The LRBA office has a limited supply of masks for LRBA churches/ministries if you would like to pick them up at our location. Please call (502) 635-2601 to reserve some masks for your congregation.  These masks are available on a first-come, first-served basis. They are only available to ministries and churches, not businesses or individuals, and they are not to be sold.


SBC Call to Prayer
Corona Virus and the Church
Ministry Grid Training 
Guidestone Resource Guide
Lifeway Digital Curriculum (FREE)
SundayMAG Response Resources
Union Association (Houston) Resource Articles (Includes Spanish)
The Lancet
World Health Organization - General COVID-19 page
World Health Organization - Myth Busters
World o Meter Coronavirus Counts
Local COVID-19 Case Tracking
CDC Community and Faith-Based Orgs Guidelines
John's HopkinsCase Dashboard



KBC Facebook Live How-tos
Darryl Wilson on Meeting online
How to Lead an Online Prayer Meeting
Zoom Video Conferencing
Digital Discipleship (Helps from Group.com)
Worship Leader Resource Articles



CARES Act (Senate Bill 3548)
Church Law & Tax (Richard Hammer) CARES Act Review
Baptist Press Q & A on Federal Relief Stimuls
Vanderbloemen Resources on CARE Act
Russell Moore: Church and the CARES Act
BP Article: CARES Act concerns resolved
Paycheck Protection Program Application
What the Personal Stimulus Plan Means for You (Dave Ramsey) 



Your church's present church software company for database management may have options for giving online or by text to give; however, if you are looking for a quick option, please review some of the methods listed below and be sure to link it or mention it on your website, saved videos, or live stream feeds.



The Church Connecting in an Age of Social Distancing [Video]
Prayerwalking Guide (Document)
Coronavirus Response: Praying through the crisis (IMB)
Neighbor Needs Survey (Document)
Neighbor Needs Survey with Logo (Document - Your logo can be added to the form)
Metro Louisville March for Meals Volunteer Sign-up
Prayer Map for Partner Churches (Link to Google Map)




Ken Braddy, "24 Questions Your Church Should Answer Before People Return






March 11, 2020
        Today, as many of you are now aware, the Governor of the Commonwealth of Kentucky issued a recommendation for churches to suspend services this coming weekend in light of the COVID-19 (Coronavirus). It was unclear from this statement if this is a recommendation for this week only, or if this suggestion will be extended for subsequent weeks. I respect the Governor and his right and responsibility to give a recommendation that he believes is for the health and welfare of the citizens of our commonwealth. I also recognize that the larger the audience and platform the more broadly leaders must approach their recommendations. Hence, a call to all Kentuckians will by its nature mean a much more generalized call in order to encompass a wide variety of situations and individuals. I want to recognize that my own response is one that by its nature is also broader than your individual church and one that respects the autonomy of each local congregation.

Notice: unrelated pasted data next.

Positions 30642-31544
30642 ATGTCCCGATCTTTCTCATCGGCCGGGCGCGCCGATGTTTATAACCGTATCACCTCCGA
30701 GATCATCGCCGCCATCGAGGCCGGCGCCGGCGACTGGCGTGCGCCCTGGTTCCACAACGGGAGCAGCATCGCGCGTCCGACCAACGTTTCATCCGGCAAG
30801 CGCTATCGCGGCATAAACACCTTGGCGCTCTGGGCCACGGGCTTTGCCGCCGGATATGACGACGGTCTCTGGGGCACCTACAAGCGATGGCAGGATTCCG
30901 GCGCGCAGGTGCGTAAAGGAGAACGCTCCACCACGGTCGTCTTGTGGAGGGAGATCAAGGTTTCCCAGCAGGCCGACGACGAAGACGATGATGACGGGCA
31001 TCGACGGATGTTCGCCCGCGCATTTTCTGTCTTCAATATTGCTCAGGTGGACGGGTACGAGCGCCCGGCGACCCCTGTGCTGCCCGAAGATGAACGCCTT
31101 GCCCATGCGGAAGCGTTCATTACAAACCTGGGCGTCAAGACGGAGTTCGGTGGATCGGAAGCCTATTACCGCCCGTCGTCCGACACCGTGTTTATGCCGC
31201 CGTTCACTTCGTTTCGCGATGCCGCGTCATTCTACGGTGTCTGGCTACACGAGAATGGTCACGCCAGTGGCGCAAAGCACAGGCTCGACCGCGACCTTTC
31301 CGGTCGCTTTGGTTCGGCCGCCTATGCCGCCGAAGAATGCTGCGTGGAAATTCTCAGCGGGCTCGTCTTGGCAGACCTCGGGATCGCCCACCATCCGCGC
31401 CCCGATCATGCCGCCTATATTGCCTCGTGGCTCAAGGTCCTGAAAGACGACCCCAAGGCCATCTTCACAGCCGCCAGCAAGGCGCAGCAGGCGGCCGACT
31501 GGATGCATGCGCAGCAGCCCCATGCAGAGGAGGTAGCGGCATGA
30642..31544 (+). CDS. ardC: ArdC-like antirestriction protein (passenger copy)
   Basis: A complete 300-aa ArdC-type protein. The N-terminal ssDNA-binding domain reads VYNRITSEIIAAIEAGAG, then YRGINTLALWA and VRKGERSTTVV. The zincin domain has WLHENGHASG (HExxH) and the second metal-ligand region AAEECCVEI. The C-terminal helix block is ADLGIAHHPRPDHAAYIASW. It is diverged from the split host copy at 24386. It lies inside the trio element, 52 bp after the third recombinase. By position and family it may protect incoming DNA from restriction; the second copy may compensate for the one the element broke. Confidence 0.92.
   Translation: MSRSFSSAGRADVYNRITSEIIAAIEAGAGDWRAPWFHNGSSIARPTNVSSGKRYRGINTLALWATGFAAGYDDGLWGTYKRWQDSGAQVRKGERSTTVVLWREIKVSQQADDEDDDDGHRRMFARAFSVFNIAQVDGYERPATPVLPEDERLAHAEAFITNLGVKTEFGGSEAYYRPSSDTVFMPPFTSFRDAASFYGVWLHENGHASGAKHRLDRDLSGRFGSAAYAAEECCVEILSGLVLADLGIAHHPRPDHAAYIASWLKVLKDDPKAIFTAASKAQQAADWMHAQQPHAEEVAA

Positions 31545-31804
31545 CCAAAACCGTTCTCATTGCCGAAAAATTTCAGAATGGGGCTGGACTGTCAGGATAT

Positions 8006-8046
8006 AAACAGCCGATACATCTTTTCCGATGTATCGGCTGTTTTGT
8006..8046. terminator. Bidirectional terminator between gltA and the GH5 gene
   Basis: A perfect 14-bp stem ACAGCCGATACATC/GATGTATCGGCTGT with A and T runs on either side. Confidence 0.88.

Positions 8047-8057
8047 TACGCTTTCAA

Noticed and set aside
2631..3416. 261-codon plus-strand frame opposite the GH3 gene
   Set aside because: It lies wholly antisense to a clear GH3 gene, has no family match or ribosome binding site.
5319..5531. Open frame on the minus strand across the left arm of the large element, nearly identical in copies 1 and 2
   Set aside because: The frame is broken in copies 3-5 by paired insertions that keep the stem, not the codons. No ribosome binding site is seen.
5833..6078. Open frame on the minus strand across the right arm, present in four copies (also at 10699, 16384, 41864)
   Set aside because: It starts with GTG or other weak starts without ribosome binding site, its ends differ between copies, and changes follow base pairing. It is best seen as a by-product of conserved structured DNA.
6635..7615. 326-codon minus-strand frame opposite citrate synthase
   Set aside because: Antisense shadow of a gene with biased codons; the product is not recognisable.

With this reality in mind, it is important for each church and especially the leaders of our churches to consider wisely the recommendation from our Governor in particular and the circumstances surrounding the COVID-19 situation in general. While the government must speak in very broad terms, each of you, as church leaders, have the capacity to consider and speak in quite specific terms regarding your own congregations. This is your responsibility as leaders. I want to implore you to use wisdom and discernment during this time. Take seriously the circumstances around this virus and its spread. Your church should have already taken steps to protect members and guests from any potential harm. If you have not, that should be your next action. This may entail extraordinary action regarding sanitizing public areas, especially childcare spaces, restrooms, and gathering spaces. It may mean adding additional options for handwashing or hand sanitizing. It might include suspending handshaking or other communal times that involve personal contact. It could also entail changes in how the Lord’s Supper or the offering is handled. It should probably involve suspending food or drink distribution for the foreseeable future. Certainly, you should be communicating to attendees to consider staying at home if they are sick or if they are in high-risk categories. For those, this might also be a good time to launch a simple live stream of your service. Tell all to take every personal precaution regarding hygiene (including handwashing, protective coughing, and avoiding touching the face).